This obviously isn't a very faithful copy. One of these days, I'll have some better pictures of it in use up here as well. My changes to the base design and their reasoning are as follows:
|Overall dimensions||To fit a Queen size futon, both because we're used to the size, and because we didn't want to make our own mattress to fit the odd size. Being faithful to the size of the historical piece wasn't very important to us.|
|Height and construction of headboard and footboard||My wife really wanted to be able to sit up and read in bed, and its a pastime that I enjoy as well, so that was justification enough to change the height (and width) of the headboard. Once you're not tied to making it overlap the side rails, the double tenons just seemed to make sense. And if we're changing for the headboard, why not the footboard too?|
|Carved tops||I enjoyed the look of the uncarved posts, so I left them plain. This was also easy for me to justify as I was feeling pressed for time in its construction.|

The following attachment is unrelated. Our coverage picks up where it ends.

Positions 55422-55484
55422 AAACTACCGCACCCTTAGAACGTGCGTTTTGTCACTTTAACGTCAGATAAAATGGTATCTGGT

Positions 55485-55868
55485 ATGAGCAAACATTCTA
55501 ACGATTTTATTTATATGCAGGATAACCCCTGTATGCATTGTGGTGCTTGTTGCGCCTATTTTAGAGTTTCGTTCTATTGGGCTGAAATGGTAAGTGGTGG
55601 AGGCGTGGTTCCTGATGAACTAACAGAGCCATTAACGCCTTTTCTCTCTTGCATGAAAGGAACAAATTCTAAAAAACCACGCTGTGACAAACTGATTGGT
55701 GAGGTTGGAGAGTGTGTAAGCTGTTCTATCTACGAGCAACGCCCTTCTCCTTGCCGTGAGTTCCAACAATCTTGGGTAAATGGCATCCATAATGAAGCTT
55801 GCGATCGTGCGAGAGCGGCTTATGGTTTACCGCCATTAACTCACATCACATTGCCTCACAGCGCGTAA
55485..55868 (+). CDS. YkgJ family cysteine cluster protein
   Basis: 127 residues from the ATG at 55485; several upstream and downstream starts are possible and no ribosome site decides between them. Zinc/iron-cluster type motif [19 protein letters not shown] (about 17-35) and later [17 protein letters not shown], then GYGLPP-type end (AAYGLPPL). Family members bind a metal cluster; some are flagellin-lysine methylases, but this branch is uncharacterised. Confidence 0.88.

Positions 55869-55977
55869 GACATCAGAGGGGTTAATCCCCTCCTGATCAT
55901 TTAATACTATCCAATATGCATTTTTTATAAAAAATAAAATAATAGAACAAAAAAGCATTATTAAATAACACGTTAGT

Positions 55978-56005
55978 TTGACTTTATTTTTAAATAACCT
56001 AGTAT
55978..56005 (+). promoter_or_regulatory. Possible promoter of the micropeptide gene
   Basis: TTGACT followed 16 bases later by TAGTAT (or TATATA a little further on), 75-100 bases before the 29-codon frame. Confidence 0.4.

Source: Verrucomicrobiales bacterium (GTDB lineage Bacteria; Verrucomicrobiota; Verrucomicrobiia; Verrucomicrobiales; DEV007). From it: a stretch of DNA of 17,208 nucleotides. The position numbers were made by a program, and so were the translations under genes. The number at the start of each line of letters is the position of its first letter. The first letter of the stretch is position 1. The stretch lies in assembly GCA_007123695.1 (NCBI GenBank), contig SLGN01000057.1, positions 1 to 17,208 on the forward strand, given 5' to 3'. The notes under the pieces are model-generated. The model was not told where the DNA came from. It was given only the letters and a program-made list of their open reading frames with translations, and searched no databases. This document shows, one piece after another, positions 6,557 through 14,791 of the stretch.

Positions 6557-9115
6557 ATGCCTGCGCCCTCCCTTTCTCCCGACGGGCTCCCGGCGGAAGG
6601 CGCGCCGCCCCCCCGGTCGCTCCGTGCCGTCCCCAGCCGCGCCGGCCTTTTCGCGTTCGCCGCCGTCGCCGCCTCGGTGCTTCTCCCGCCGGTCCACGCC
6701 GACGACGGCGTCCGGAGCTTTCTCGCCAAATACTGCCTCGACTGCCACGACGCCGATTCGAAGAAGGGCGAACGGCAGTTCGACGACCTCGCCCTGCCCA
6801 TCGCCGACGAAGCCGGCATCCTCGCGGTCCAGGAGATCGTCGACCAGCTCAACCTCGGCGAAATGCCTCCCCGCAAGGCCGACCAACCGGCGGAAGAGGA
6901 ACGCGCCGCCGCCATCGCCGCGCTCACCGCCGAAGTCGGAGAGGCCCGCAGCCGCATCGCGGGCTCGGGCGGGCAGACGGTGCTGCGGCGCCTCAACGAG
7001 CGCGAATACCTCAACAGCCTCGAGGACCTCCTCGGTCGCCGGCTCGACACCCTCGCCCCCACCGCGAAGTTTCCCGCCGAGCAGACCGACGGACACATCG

|Leg length||While camping, we store things under our bed, so I left the legs long enough that we could get our unsightly storage boxes under it. As it happens, I overshot by a few inches, which makes getting in and out of the bed interesting, but it's still very livable. The height of the side rails above the slats matches the thickness of the futon fairly well.|
|Wood species||Simplest reason is that the red oak was what I could find locally for a good price, and I preferred to use something other than pine, especially nominal dimension pine from a big box store. As it happened, the roughsawn oak cleaned up to just about an inch in the planer. I really like the look of the full dimension boards, it adds a subtle (and not coincidentally, palpable) heft to the piece. The Vikings likely used beech because oak was being used for boats. That, and it's easy to work.|
If I had it to do over again, what would I change? Two things. I would have picked grain structure in my boards better, to reduce warping. The headboard has a very pronounced cup in it, but for now, it's livable. Also, I'd have taken more time in its construction to get cleaner mortises. A close inspection reveals that this is actually a relatively crude piece of furniture. The beauty of the Viking construction techniques are such that it is still a very rugged and rigid piece of furniture, that happens to break down easily into nicely portable chunks. Exactly what we were looking for in a camp bed. That it is both attractive and based on an historical example are delightful bonuses.
Last updated 10/3/03
© 2003 Glenn S. Lyford, all trademarks etcetera property of their respective owners.